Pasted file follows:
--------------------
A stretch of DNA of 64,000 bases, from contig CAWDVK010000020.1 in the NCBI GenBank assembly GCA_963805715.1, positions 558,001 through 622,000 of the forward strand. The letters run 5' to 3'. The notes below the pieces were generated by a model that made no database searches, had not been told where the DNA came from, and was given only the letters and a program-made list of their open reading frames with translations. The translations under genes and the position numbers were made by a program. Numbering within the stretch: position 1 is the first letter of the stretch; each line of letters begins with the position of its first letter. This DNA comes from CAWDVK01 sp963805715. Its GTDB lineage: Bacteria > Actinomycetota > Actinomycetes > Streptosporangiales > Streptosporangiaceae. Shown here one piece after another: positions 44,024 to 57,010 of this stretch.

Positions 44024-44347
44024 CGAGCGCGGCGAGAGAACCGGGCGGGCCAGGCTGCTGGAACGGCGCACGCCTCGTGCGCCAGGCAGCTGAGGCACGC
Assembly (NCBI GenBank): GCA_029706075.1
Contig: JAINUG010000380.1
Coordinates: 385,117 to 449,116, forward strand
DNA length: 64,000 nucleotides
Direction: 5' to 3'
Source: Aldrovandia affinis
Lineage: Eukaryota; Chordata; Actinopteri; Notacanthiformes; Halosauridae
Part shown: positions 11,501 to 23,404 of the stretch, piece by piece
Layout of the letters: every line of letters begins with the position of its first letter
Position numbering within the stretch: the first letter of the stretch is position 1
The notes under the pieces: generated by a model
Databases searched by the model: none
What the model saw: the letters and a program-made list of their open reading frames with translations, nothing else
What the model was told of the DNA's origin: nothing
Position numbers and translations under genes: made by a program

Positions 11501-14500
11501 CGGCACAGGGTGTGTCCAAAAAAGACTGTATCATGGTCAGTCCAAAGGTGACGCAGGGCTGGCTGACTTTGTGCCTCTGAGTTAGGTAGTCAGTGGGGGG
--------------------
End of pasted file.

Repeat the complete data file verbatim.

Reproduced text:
A stretch of DNA of 64,000 bases, from contig CAWDVK010000020.1 in the NCBI GenBank assembly GCA_963805715.1, positions 558,001 through 622,000 of the forward strand. The letters run 5' to 3'. The notes below the pieces were generated by a model that made no database searches, had not been told where the DNA came from, and was given only the letters and a program-made list of their open reading frames with translations. The translations under genes and the position numbers were made by a program. Numbering within the stretch: position 1 is the first letter of the stretch; each line of letters begins with the position of its first letter. This DNA comes from CAWDVK01 sp963805715. Its GTDB lineage: Bacteria > Actinomycetota > Actinomycetes > Streptosporangiales > Streptosporangiaceae. Shown here one piece after another: positions 44,024 to 57,010 of this stretch.

Positions 44024-44347
44024 CGAGCGCGGCGAGAGAACCGGGCGGGCCAGGCTGCTGGAACGGCGCACGCCTCGTGCGCCAGGCAGCTGAGGCACGC
Assembly (NCBI GenBank): GCA_029706075.1
Contig: JAINUG010000380.1
Coordinates: 385,117 to 449,116, forward strand
DNA length: 64,000 nucleotides
Direction: 5' to 3'
Source: Aldrovandia affinis
Lineage: Eukaryota; Chordata; Actinopteri; Notacanthiformes; Halosauridae
Part shown: positions 11,501 to 23,404 of the stretch, piece by piece
Layout of the letters: every line of letters begins with the position of its first letter
Position numbering within the stretch: the first letter of the stretch is position 1
The notes under the pieces: generated by a model
Databases searched by the model: none
What the model saw: the letters and a program-made list of their open reading frames with translations, nothing else
What the model was told of the DNA's origin: nothing
Position numbers and translations under genes: made by a program

Positions 11501-14500
11501 CGGCACAGGGTGTGTCCAAAAAAGACTGTATCATGGTCAGTCCAAAGGTGACGCAGGGCTGGCTGACTTTGTGCCTCTGAGTTAGGTAGTCAGTGGGGGG